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It's the nut behind the wheel
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Posted by Ari [Email] (more from Ari) on Fri, 2 Jan 2009 17:21:19 Share Post by Email
In Reply to: It ain't about the, Mike Lynch [Profile/Gallery] , Fri, 2 Jan 2009 16:15:18
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Everybody seems to be worried about getting going. I worry about stopping - is it under control, or with the help of a tree or another car?

I've got two friends that are astoundingly good snow drivers. Back in college, one guy drove a Datsun B210 - rear wheel drive, lousy tires, the works. He could go anywhere, anytime. And when he wanted to make it dance, the Italian Job had nothing on him.

My other buddy drove an old Chevy Nova - again, RWD, lousy tires, 2 speed automatic. I remember a very bad snowstorm, 6 inches of unplowed snow, and we passed Jeeps going up hill. Part of that were poor Jeep drivers. Put this guy in a car with FWD and decent tires, or an old RWD van with slicks, it didn't matter.

A lot depends on the driver. For many people, a good snow car is one with AWD, four snows, LSD, and every stability gizmo known to man or beast. They let the hardware do the work, and simply point the car. Great up until physics beats hardware. If you're very comfortable with the car, then you want a little more communication between the tires and the driver, and some of those things can get in the way.

What makes a good snow car for me?
Good visibility. I'm amazed at the number of cars that can't stay defogged. Maybe it is operator error, but I see a lot of Hondas that can't keep the windows from fogging up. If you can't see where you're, going is a bad idea.
Comfort. The heater should work and not require a lot of driver input. Heated seats - I want to be able to drive without a bulky coat, and be comfy. Less work.
Good handling. The car should communicate to you, you should get feedback from the tires and steering, and the car needs to respond to your inputs. Basically, the same thing for a dry road.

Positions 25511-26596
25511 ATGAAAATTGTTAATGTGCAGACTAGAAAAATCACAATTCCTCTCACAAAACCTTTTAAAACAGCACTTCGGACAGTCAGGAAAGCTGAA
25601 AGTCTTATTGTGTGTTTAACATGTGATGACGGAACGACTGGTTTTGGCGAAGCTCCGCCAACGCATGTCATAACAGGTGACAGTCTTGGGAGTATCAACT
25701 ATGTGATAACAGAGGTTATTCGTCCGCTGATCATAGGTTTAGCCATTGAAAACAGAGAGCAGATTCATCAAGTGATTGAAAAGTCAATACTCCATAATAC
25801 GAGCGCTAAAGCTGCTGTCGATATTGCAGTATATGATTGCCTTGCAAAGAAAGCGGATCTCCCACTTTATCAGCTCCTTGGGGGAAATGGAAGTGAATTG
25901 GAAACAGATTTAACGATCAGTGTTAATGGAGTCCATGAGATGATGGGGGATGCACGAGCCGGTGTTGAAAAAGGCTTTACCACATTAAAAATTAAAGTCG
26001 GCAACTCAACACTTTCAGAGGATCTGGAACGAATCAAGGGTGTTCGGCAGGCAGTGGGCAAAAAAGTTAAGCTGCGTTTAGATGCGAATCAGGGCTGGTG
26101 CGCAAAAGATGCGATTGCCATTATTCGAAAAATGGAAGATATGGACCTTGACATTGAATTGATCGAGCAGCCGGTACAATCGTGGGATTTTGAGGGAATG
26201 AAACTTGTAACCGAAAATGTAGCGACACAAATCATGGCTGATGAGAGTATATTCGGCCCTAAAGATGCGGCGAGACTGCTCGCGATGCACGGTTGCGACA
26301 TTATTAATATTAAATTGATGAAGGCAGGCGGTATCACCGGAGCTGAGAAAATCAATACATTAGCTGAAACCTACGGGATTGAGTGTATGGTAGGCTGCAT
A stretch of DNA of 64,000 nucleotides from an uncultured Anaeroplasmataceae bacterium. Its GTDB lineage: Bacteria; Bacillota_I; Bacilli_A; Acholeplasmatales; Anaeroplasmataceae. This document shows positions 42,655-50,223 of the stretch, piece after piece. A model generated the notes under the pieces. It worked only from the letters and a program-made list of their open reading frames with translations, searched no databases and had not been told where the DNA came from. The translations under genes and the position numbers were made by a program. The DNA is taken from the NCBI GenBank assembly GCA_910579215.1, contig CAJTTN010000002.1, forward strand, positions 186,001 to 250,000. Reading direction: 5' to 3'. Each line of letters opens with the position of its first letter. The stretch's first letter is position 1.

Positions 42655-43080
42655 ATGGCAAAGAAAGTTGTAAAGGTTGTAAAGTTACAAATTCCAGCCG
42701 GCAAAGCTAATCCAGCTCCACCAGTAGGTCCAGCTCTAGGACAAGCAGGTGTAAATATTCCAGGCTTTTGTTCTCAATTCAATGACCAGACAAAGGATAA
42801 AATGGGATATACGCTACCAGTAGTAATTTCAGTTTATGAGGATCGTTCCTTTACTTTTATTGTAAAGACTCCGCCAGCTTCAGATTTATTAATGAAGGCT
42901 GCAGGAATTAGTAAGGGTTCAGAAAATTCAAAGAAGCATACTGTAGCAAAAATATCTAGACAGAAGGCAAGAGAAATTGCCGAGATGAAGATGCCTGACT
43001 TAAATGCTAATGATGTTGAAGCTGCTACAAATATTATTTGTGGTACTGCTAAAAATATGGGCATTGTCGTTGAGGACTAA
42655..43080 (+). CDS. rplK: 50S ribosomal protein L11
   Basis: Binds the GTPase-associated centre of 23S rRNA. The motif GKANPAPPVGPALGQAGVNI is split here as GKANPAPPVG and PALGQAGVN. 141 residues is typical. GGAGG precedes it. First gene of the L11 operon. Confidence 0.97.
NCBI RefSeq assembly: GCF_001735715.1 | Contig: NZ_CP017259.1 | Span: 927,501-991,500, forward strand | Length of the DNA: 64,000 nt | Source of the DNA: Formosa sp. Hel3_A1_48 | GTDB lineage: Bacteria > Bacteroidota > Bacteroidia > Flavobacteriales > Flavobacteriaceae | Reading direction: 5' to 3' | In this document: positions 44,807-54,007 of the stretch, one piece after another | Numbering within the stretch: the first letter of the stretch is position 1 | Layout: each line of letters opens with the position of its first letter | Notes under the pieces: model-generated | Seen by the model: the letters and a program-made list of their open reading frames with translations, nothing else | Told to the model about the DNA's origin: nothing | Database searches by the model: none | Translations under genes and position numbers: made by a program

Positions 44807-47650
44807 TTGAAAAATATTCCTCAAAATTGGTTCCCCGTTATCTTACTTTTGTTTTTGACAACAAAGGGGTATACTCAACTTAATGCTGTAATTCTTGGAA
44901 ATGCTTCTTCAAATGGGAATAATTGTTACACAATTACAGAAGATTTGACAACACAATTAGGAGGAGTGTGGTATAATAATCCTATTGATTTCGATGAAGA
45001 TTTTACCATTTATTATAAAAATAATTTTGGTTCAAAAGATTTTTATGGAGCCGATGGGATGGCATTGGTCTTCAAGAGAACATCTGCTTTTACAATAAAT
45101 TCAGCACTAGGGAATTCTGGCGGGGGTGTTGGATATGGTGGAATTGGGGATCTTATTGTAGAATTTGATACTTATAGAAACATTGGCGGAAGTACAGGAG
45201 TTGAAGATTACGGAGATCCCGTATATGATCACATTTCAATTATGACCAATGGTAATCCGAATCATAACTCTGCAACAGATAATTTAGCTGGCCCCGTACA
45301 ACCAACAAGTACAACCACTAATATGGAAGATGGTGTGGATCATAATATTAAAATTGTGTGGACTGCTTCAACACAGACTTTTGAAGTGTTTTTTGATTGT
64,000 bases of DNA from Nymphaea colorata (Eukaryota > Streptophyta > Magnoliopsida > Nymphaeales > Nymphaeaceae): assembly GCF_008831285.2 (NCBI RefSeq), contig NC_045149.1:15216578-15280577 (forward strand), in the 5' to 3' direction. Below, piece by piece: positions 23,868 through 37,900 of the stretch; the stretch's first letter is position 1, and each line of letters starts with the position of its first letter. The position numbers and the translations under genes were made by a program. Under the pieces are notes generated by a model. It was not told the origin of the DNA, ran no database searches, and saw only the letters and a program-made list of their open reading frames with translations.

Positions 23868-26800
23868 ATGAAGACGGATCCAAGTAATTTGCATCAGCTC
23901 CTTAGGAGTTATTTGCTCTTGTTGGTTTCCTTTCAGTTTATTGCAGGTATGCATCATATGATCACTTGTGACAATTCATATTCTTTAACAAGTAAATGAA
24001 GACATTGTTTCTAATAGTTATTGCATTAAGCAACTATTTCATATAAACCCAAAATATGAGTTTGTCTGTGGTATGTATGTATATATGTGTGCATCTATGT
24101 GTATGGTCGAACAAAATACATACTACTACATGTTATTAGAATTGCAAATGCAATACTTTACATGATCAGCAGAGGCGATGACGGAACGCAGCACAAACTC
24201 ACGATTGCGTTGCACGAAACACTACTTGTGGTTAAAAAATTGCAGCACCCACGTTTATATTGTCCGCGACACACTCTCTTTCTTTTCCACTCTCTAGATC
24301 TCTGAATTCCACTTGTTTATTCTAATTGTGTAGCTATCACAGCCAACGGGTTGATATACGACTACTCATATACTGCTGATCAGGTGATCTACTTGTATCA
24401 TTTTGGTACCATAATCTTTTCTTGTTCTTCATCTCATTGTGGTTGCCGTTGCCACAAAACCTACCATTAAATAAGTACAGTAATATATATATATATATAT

ABS. I like ABS.

OK, what about AWD? Nice, but not critical. Weight over the driving wheels? Again, nice. FWD is good, but one has to be careful not to do too much - the tires only have so much traction; you need to split that between steering and acceleration, or deceleration. RWD has an advantage - the rears just need to make you move; the fronts can just steer.

I have a gripe with AWD, TCS and the like. In the Good Old Days, if you didn't have the skill set to actually get going, you stayed put. This was Nature's driving test. You needed some level of skill to get moving. Nowadays, all it takes is pushing the loud pedal - with AWD and TCS, any goat-roper can get two tons of steel, glass, and cupholders moving at 60 mph. Unfortunately, we've always had four wheel braking - AWD doesn't improve braking (I'm not talking about engine braking), and the Electronic Nannies can only do so much if you overcook a corner. So in the old days, folks that didn't know what they were doing either stayed home or stayed in the ditch. Now, they can all get up to speed - but they still don't have the skill set to keep out of trouble. And they've got the idea that they're driving on dry roads. That's one reason why I see so many 4WD beasts stuck in the ditch on snowy days.

I've never had trouble with traction - a good set of tires and a careful right foot do the trick. Getting stuck isn't a big issue, in any car. It's once you get going that's the issue. I think any smaller car with good tires and decent handling will do the trick. I like my 9000 - comfortable, good visibility, heated seats, and secure handling. I like my VW Jetta - very tossable and control-able. And heated seats and defogging.

And I agree with Mike - a good snow car should be one that you're willing to lose. You can be the best driver in the world, but if Grandma's got her Escalade sideways and it has your name on it, I'd rather be in a beater. That's why we drive our Jetta in the snow. It doesn't handle any better than the 9000. But they're still making Jettas - but there are fewer and fewer 9000's, and I don't want to let go of mine any sooner than necessary.

posted by 76.221.218...

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